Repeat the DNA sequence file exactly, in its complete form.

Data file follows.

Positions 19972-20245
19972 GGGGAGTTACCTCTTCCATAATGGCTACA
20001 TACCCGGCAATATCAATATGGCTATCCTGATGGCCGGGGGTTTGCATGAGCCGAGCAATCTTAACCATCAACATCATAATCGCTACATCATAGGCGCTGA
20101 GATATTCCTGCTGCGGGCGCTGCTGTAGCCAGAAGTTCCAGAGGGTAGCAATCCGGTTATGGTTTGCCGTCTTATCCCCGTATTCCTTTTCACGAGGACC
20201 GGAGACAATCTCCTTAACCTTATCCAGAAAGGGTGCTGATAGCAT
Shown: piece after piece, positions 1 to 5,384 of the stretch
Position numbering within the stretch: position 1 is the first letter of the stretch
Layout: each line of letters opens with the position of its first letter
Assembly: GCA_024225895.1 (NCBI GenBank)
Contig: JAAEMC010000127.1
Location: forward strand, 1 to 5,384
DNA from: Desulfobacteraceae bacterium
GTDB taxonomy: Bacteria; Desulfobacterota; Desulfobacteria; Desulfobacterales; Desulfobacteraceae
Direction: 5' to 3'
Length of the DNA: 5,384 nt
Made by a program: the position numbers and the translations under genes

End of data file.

Positions 19972-20245
19972 GGGGAGTTACCTCTTCCATAATGGCTACA
20001 TACCCGGCAATATCAATATGGCTATCCTGATGGCCGGGGGTTTGCATGAGCCGAGCAATCTTAACCATCAACATCATAATCGCTACATCATAGGCGCTGA
20101 GATATTCCTGCTGCGGGCGCTGCTGTAGCCAGAAGTTCCAGAGGGTAGCAATCCGGTTATGGTTTGCCGTCTTATCCCCGTATTCCTTTTCACGAGGACC
20201 GGAGACAATCTCCTTAACCTTATCCAGAAAGGGTGCTGATAGCAT
Shown: piece after piece, positions 1 to 5,384 of the stretch
Position numbering within the stretch: position 1 is the first letter of the stretch
Layout: each line of letters opens with the position of its first letter
Assembly: GCA_024225895.1 (NCBI GenBank)
Contig: JAAEMC010000127.1
Location: forward strand, 1 to 5,384
DNA from: Desulfobacteraceae bacterium
GTDB taxonomy: Bacteria; Desulfobacterota; Desulfobacteria; Desulfobacterales; Desulfobacteraceae
Direction: 5' to 3'
Length of the DNA: 5,384 nt
Made by a program: the position numbers and the translations under genes